I am not the woman who believes her life is over because her spouse is gone.  I am not the woman who is “over” her husband’s death.  I am not the woman who thinks this part of my life will be erased if I remarry.  I am not the woman who thinks this process will be all tidied up within a certain timeframe. I am the woman who sadly acknowledges that my husband dying would probably make me a better partner to someone else.  I am the woman who has learned some hard lessons and recognizes that this won’t exempt her from experiencing more of them in the future.  And now, I have become the woman who feels compelled to help others through this process. 

January 13th will always be a complex day for me.  While it represents the death of one, it also signifies the rebirth of another.  Yes, I am a widow.  But, thankfully, I have also become so much more.


Wendy, you are also a loving and caring daughter, sister, mother and friend. There are no words that can change things, Things are what they are, now in the present. But remember that you have come a long way from there to here. Many tears have been shed for Chris, you and your children. Chris' death was a shock to you and you all who knew him, especially his family. But life goes on, you hold him in your mind and heart everyday as you care and love your children. Chris is in your children, alive and present to you. You can see Chris in their eyes and their mannerisms. You have done wonders with Ian and Claire, they are well adjusted children. It takes a village to raise a child and that's what you have in your family and Chris' family. We are ever so proud of you for the time and efforts you have put into The Chicagoland Young Widowed Connection. Thank you for sending us the website. We read all of the testimonies and have been touched by all of them. There is a saying, "When the Lord closes a door, He always opens a window." No one wants to hear this, but when a death occurs, in many instances there is always something good that comes from this death. Death is painful, it's hurts so bad that you feel like you have been cut in two, that sometimes you can't breathe.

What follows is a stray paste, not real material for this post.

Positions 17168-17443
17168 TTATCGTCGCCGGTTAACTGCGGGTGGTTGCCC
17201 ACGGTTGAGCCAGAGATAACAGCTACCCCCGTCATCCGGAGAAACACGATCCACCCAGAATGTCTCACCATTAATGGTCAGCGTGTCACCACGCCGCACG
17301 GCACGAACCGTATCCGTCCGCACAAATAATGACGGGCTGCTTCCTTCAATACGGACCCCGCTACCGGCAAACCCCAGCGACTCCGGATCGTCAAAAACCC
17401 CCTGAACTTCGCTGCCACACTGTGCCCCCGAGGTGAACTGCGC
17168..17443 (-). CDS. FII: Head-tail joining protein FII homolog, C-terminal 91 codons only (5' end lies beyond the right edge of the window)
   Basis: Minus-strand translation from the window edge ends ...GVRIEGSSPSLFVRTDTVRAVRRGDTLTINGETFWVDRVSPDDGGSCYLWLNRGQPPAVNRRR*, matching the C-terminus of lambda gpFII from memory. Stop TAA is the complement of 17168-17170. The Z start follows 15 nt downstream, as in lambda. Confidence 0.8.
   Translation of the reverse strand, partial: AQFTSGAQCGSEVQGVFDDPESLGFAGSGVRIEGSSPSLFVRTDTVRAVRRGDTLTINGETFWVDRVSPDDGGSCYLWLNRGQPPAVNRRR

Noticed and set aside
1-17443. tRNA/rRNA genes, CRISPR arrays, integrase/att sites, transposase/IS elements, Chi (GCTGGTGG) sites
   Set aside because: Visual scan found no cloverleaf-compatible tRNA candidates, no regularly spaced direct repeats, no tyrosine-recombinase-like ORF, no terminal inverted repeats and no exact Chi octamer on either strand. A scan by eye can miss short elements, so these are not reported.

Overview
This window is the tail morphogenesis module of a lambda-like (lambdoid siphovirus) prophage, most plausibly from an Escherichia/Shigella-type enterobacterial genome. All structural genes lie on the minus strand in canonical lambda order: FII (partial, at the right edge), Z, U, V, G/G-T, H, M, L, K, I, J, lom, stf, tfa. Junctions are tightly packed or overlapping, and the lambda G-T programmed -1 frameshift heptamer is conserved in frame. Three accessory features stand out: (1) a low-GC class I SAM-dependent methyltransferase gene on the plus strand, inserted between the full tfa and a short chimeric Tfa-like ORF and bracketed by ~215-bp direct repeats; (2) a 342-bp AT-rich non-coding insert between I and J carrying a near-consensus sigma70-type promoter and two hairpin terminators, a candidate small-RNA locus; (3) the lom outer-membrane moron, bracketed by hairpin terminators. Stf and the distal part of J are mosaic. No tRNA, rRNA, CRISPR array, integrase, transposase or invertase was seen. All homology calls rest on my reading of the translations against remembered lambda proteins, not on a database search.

When we spoke on the phone, I saved this message, thanks goodness, and did not finish my thoughts. So therefore I shall resume. Breathe in, breathe out, you have come a long way to where you are now. Know that Chris is very proud of you and all that you have done since he left. Chris is in your mind and heart and you will never forget him. Talk to him each and every day as if he were there. It helps! I still, after 39 years chat with my Mom about this and that. Knowing that she is there in heaven waiting for me, guiding me through life's trials and tribulations is a comfort. Dad and I are very proud of you, of all your accomplishments and especially the loving and caring way you raise your children. Remember that Chris is in Ian and Claire just waiting to blossom. Every time you caress and kiss them, you are loving Chris. He is with you always. Life is ever so precious, we don't realize that until it is taken from us. Live each and every day to the fullest, enjoy your children, your mother, your family, Chris' family and you will survive and thrive. Thank you for being the person that you are, we love you! Love, Dad & Sheri